Most influential guitarists
Posted by tommyboy67 on
- April 9, 2015 at 7:54 am #1996
Just wondering what guitarist has had the biggest impact on you and the key songs from them that you learned from.April 9, 2015 at 8:17 am #1997
Wow, tough question to keep from getting too big and broad. I don’t think I can give this question more than a minute or two because I think the more I give it the more I’ll come up with another guitarist that has imparted something on me. But I’ll give it a go.
Right now I’m going through a pretty severe Charlie Christian period. Songs I’ve gotten the most out of (so far): Rose Room, Flying Home, Grand Slam, Wholly Cats, Seven Come Eleven, Air Mail Special.
Other guitarist that I’ve gravitated to:
Jr. Barnard: Basically anything he played on in the Bob Wills band (but the Tiffany transcriptions are the easiest place to start)–fatboy rag, milk cow blues, sweet jenny lee, etc.
Pee Wee Crayton: Anything that swings or his slow blues
Early BB King
Jimmy Nolen (pre James brown)
Robert Lockwood Jr: the trix recordings, though his early 50’s is great education in rhythm playing (come to think of it, I need to revisit this stuff)
Elden Shamblin: his walking chords. Pick any song that he is playing rhythm on.
Tiny Grimes: All of it.
There’s 10–I’ll stop now.April 9, 2015 at 11:02 am #1999
It is really difficult to pin down just one player as it does change over the years. In my youth I listened more to blues / rock then worked my way back to the early players and stayed there. At the moment I’m listening to and learning a lot of t-bone walker and kid ramos tunes. I think kid is a master of the t-bone style.April 9, 2015 at 1:56 pm #2000
Man that is tough to keep short like Craner said. Especially for a lot of us, because I think a lot will be like Craner and I and have such a broad interest in what we like. If I had to pick one it would probably be Brian Setzer. Not only was he an influence on my direction, but he was also a big gate way into all of the old guys I discovered. All of these blues cats he quoted, the numerous swing guys (whether big band or Western) and of course the rockabilly guys. He was a big reason I found all of these guys. Rick Holmstrom is the same for me though, for the same reasons. Big influence on my direction, and opening up a whole new world at the same time. So it is really hard to decide between the two.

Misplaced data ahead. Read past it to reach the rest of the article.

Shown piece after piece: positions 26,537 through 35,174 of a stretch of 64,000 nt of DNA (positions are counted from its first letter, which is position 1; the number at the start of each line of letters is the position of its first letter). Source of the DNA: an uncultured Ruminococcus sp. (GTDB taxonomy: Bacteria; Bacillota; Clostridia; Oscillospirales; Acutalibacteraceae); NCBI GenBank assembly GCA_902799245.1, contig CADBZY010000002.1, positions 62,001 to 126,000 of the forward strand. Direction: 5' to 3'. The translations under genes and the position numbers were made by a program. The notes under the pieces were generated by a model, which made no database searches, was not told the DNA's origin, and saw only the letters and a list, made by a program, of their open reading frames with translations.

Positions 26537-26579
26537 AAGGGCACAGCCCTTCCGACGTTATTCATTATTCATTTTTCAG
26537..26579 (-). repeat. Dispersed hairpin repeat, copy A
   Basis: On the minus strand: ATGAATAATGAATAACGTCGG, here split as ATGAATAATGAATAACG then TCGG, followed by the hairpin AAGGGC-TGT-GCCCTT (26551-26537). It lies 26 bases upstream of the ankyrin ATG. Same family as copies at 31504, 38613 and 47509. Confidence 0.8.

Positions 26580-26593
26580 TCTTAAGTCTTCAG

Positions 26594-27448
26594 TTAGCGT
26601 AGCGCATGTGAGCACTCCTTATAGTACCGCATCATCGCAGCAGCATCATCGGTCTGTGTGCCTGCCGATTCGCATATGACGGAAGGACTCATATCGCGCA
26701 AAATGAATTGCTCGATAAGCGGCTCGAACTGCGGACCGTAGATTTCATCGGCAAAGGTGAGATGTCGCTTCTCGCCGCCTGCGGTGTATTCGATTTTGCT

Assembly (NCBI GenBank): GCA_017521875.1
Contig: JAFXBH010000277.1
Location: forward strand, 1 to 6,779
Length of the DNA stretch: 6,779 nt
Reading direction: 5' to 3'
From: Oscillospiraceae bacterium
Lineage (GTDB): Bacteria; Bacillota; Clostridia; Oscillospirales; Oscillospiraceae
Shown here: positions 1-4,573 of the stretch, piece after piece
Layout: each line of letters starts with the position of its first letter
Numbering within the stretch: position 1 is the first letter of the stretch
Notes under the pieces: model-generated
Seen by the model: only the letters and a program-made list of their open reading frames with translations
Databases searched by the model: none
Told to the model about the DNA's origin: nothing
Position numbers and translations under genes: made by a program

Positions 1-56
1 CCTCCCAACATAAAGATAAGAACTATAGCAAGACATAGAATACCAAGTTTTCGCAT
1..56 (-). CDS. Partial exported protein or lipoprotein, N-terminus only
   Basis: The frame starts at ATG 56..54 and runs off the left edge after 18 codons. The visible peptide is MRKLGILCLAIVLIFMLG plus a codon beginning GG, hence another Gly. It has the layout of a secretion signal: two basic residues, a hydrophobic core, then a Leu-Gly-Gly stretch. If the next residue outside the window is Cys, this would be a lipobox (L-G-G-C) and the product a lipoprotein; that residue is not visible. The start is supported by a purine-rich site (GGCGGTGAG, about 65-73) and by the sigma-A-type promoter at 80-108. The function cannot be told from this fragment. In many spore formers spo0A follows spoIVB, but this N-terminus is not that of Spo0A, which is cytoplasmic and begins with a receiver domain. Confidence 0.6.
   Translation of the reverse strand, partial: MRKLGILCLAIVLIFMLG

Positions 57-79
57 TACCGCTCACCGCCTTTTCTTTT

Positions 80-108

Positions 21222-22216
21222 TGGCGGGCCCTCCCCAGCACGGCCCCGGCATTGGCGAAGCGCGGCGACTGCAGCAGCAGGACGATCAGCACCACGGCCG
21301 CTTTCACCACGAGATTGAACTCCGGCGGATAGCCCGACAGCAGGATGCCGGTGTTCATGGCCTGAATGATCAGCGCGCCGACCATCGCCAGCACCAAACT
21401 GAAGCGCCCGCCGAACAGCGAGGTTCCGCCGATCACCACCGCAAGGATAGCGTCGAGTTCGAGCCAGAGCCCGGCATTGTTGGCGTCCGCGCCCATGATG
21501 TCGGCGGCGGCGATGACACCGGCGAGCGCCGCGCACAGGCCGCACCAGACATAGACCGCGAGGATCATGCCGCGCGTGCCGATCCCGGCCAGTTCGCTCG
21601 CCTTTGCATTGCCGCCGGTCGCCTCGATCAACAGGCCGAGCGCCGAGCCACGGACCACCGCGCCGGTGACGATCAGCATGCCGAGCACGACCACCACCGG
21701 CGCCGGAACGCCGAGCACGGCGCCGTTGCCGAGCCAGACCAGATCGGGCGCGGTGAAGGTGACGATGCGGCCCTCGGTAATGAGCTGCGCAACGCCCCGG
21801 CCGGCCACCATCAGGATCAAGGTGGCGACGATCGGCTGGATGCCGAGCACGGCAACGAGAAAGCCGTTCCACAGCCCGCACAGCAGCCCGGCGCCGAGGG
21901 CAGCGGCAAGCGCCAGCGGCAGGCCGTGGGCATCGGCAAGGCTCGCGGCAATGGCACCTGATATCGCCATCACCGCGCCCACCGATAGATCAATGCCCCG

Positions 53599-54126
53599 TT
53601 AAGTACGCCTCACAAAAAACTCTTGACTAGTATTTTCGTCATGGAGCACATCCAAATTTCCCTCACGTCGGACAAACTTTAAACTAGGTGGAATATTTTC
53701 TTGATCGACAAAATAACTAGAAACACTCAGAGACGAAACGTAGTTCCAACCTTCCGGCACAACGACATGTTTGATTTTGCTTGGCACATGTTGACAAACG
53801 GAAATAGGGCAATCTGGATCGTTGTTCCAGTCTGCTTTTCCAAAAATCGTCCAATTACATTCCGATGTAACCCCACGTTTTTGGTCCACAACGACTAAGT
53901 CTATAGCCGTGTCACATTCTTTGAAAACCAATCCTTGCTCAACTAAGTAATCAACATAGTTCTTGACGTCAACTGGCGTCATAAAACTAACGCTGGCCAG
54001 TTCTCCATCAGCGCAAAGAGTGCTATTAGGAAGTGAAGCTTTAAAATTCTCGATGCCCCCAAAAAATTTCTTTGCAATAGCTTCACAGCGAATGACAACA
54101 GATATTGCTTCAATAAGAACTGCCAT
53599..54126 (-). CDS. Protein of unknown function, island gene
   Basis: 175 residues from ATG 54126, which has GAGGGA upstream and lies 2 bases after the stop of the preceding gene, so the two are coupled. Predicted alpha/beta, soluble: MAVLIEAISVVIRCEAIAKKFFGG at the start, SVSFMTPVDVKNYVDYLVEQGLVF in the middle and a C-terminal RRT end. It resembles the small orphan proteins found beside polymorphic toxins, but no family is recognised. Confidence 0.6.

Blues guys of the past were all of the session guys, especially Earl Hooker,and Robert Lockwood. Albert Collins was a big one in the lesson of make every note count, and put everything you have into it. I have always been drawn to the less is more kind of players.
Jazz players it was Mary Osborne, Kenny Burrell, and Barney Kessell.
The odd man out, that will make people say what the hell, Adam Jones from Tool. He was a huge influence in his creativity and everything trying to be the perfect counter part to the tune. Guys that really try to push for something different, staying rooted to the tradition. Rick Holmstrom is another big one for me in that respect. I think he is the man to listen to if you really want to be a good comping player in a roots scenario. He is a master of backing people up.April 15, 2015 at 5:47 pm #2016
Craner is right the well runs really deep. I think the first time I heard Tiny Grimes was a life changer. I was really into little Walter so Lockwood was huge when I was younger. In the last few years my favorite players are George Barnes, Junior Barnard, and Les Paul. I’m gonna stop right there. I can easily go on for another 20 pages. lolApril 16, 2015 at 4:26 am #2021
One I was just thinking about, that I really love. Whit Smith of “Hot Club of Cowtown.” He was another one that opened a lot of new doors and techniques for me. I love guys that have that kind of knowledge in chords, and can play all of those different chords behind someone to create movement, yet somehow are never in the way. Everything stays harmonic and has a purpose to the song, and he is not just playing a bunch of hip chords. You hear so many people, that when they play that way, it just sounds like someone playing just a bunch of random chords. It is very easy to fall into that. Whit really has a special knack in that regard. A saying I heard a close friend say one time, and it is always is in the back of my head because I thought it was a really good point. “All these hip whole tone licks, or fancy chord movements are fun and cool, but if they do not serve the song then you are just up there masturbating in front of everyone.”April 16, 2015 at 4:56 am #2022
I was looking back at the other posts and saw you had also asked about particular songs for the artists. Here are a few for me.
For Rick Holmstrom it was “Hit It” and “Going to Get Wild” for the Jump stuff. Then when I heard him play “Eyes on the Prize” and “You’re Not Alone” with Mavis Staples my world was rocked again. The whole sparseness of his playing, and the incredible groove all those guys can get with so little.
Robert Lockwood it was his playing on “Keep it to Yourself” on Sonnyboy Williamson II’s recording for Checker Records. This one I do not know for sure if it was him, but I have always been told it was, but the guitar work on Little Walter’s “Shake Dancer.” The guitar in “My Babe” by Little Walter (whoever the guitar player was, but believe that was Louis Myers) was another one for the sparseness and slave to the groove mentality. If you want to be a blues player, I think if you really study those three tunes, and how to use them, you will have all of the tools you will ever need.
Earl Hooker it was the tune “Lucky You.” Countless others of his also. His stuff with Junior Wells also was big for me. Louis Meyers is another big one for me, and was another one who played on a lot of the Junior Wells Chief Recordings, and the Little Walter stuff.
In the Jazz side it was Mary Osbornes’s versions of “I Love Paris” and “How High the Moon.” Also with Billie Holliday I loved the playing Mary Osborne did with her on the tunes “The Man I Love” and “I Surrender Dear.” These songs were big on me by how she reinterpreted the melodies into her solo. So many of the jazz guys when they improvised the melody eventually got lost, and started to turn into just licks being played. I loved how she always kept that since of the original melody there.